Boehner pushes COLA cuts in fiscal cliff talks


Multiple news organizations are reporting that House Speaker John Boehner included the so-called chained Consumer Price Index in his latest proposal to President Obama seeking to avert the fiscal cliff.

This would put a big dent in the deficit — perhaps raising more than $290 billion over a decade — but it would hit federal and military retirees right in their pensions. Economists say the chained CPI is a more accurate method of determining inflation that is usually 0.25 to 0.30 percentage points lower than the current method. Adopting it for pensions, Social Security benefits and other indexed portions of the government’s budget would, over time, dramatically lower cost-of-living adjustments. The change would mean only a few hundred dollars at first for federal retirees. But its effect would compound over time, until eventually federal retirees would likely earn tens of thousands of dollars less than they would under the current system.

As Federal Times reported last week, several federal employee groups had been fearing momentum was building on Capitol Hill to adopt the chained CPI. They oppose such a change, and say federal employees have already contributed $103 billion to deficit reduction over the next decade.


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  1. $290 billion over 10 years represents a “big dent” in the deficit? Annualized, given trillion dollar annual deficits this “big dent” is 2.9% of the annual deficit. The cost to retirees would be huge, given that health care, food, medicine and utilities, all of which are excluded from calculationg the CPI, constitute large portions of their expenses.

    Instead of nibbling around the edges, why not take the bull by the horns and reduce federal manpower? The DoD has 150000 more civilians than it did 10 or so years ago. We can and should reduce headcount. Every agency should strive to cut their staffs by 5% per year for the next 5 years and capitalize on technology for productivity gains. In the long run, far more money is saved than by nickeling and diming retirees.

  2. Pingback: Fedline » Federal unions plan ‘Day of Action’ Tuesday to protest cuts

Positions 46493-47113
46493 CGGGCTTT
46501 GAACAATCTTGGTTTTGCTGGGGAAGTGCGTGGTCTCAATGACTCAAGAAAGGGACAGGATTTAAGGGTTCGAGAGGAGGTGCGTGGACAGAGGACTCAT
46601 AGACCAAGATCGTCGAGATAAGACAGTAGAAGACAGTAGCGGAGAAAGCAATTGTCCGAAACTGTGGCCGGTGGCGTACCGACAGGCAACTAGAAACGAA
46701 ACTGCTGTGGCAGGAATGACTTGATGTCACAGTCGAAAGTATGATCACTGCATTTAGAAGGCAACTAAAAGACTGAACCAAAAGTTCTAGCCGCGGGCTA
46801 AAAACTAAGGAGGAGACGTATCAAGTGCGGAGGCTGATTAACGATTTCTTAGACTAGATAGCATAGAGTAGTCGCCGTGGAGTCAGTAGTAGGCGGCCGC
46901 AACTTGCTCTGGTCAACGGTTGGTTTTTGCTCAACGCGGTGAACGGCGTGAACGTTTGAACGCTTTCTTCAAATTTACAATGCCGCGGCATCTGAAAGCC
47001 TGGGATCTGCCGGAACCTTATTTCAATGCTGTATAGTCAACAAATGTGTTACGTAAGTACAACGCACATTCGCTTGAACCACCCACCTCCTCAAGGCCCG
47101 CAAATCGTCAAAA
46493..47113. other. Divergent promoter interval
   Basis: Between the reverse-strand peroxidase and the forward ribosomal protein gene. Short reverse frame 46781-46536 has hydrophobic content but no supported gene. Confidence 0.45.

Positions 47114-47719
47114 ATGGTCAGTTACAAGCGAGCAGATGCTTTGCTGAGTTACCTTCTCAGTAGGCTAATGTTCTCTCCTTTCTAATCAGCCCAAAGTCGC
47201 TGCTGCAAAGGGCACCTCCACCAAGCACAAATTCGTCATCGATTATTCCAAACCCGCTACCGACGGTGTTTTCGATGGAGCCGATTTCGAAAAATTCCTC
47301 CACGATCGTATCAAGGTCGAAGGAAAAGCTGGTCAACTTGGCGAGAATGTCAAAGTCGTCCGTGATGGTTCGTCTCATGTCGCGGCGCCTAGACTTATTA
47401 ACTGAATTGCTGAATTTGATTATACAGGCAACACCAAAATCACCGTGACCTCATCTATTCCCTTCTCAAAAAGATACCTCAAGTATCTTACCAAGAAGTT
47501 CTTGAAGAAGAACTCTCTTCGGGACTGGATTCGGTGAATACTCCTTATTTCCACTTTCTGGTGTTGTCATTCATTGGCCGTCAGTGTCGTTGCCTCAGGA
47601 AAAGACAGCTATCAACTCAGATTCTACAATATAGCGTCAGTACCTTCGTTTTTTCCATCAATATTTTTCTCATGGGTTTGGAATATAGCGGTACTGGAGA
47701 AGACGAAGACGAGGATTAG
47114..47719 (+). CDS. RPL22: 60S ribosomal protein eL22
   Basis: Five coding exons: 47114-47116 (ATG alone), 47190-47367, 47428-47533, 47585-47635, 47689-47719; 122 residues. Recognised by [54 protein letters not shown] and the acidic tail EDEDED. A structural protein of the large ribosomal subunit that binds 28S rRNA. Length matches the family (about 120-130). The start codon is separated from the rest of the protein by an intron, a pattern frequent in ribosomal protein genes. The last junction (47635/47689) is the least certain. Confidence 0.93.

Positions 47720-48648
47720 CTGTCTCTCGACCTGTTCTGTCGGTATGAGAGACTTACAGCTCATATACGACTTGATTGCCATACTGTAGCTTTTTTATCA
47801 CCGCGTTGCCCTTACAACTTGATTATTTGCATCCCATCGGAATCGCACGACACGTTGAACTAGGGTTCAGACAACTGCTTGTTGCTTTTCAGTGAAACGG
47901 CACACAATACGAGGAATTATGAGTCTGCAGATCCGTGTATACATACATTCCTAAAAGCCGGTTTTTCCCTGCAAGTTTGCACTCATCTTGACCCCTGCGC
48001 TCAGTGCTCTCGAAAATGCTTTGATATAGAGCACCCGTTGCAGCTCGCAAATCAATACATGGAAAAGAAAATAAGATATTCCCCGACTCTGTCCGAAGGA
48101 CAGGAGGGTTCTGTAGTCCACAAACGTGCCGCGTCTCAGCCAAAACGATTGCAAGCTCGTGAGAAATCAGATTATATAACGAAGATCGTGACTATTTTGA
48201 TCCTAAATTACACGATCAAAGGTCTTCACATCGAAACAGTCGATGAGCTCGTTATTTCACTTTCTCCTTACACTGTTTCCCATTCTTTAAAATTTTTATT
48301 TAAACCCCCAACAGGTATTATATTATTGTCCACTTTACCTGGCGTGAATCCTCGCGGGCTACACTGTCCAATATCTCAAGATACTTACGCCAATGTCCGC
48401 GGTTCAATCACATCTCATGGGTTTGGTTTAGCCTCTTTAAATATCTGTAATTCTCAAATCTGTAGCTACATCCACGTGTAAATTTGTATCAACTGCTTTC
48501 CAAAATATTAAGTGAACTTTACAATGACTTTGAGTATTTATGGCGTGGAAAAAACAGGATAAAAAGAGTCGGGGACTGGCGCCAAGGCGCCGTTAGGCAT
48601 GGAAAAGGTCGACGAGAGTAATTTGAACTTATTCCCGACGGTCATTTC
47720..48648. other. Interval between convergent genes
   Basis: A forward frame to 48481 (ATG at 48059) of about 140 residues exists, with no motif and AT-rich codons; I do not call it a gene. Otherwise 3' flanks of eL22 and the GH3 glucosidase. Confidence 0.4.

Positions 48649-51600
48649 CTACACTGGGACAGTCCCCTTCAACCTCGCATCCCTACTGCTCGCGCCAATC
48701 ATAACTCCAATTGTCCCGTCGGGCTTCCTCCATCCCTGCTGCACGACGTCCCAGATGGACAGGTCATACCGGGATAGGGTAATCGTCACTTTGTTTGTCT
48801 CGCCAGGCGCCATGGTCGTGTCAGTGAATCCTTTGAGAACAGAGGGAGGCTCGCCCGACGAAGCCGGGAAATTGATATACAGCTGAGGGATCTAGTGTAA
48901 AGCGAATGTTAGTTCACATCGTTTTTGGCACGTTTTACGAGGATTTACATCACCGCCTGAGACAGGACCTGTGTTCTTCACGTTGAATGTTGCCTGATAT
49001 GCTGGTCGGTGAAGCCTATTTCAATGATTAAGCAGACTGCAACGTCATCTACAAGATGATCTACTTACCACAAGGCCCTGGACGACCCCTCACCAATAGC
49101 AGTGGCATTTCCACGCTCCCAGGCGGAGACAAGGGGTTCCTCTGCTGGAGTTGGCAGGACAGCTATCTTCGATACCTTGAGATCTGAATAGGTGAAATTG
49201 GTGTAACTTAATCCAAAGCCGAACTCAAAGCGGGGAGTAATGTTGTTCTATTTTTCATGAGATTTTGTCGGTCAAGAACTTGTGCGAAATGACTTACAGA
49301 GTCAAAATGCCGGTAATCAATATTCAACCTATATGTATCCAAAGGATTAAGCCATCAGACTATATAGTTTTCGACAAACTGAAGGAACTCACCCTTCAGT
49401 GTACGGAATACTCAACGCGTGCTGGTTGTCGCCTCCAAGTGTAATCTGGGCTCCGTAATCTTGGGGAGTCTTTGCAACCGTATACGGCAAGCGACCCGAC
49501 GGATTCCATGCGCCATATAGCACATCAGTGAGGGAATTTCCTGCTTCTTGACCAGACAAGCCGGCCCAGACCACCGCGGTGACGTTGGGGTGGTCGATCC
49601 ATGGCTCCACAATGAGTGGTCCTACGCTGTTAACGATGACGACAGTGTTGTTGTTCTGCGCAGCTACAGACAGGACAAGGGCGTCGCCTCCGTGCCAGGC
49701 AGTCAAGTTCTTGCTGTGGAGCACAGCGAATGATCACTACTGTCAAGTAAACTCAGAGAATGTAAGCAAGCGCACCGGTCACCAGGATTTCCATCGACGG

3. While reduction is workforce may sound good, the reality is that the reduction in workforce cannot occur without a reduction in services. It’s the need to provide the services that costs money, either in government employees or contractors. I have yet to see either political party suggest an actual, honest, reduction in services to correlate with a reduction in workforce. It’s either do more with less, or hire out their contractor buddies to do the work more “efficiently” without any requirement for proving they actually are.

  4. Both the FERS and the CSRS pension funds have large enough balances to pay out the pensions owed, at the rates agreed to at the time the workers came on board. The problem is that these funds are in the form of IOUs from Congress.

    When the CSRS pension fund was first established back in the 20’s, there were plenty of funds coming in, with little going out for the first couple of decades. The politicians of course were not going to let a pile of money sit around when they could spend it on their pork-barrel projects. So as revenues came in to the fund and payments went out, any increase to the fund was grabbed by Congress and an IOU was written.

    This continued until FERS came along. The FERS fund in its early days grew rather quickly as there were few pensioners collecting for the first couple of decades. And as happened to CSRS, Congress took the fund’s cash and replaced it all with IOUs.

    The problem is that since CSRS has not had any new blood come in to pay into the fund, the payouts are now exceeding the receipts. The politicians are upset because they never actually intended paying back any of those IOUs they wrote, but are now having to do so in order to meet their obligations to the CSRS retirees.

    I recently heard that the balance of IOUs in the CSRS fund is around 680 billion dollars, and is going down due to the excess of pensioners to contributors at this time. However given the size of the balance it is expected that when the very last CSRS pensioner passes away, there will still be around 170 billion in unredeemed IOUs that the Government will then just conveniently forget about.

    So the conclusion is that all of the politicians’ efforts to increase pension contributions and reduce pension payouts is nothing more than trying to overload these funds so there is plenty of cash to borrow with no intention of ever paying it back. Something that in the private sector is known as looting the pension fund, and is highly illegal.

  5. The truth is the political employees of the USA are weak. The major disaster (depression) is the inevitable conclusion of the lack of leadership in the USSA. While they try to figure out ways to lie and cheat the books out of this mess, a true repair is ignored, laziness, incompetance. The lier’s lie to the lier’s, parasites feeding on each other. Self destruct sequence enabled, sad part is the political emploees have children, (all sides) yet they naively assume the bubble around them is better than the bubble around anyone esle. fools being fooled. Morals and values have been redefined to suit the pigs. Everyone loses, mostly the children.

  6. Adding to Steve’s comment, Congress has looted the civil service retirement system and the Social Security Retirement System. All the crap about state retirement funds having problems is the same thing. The governors loot the state retirement systems to balance their budgets and put IOU’s in them. The retirement systems are not the problem, its the elected officla s stealing from the systems with no intention of ever paying them back. Those looted balances are your unfunded liabilities,

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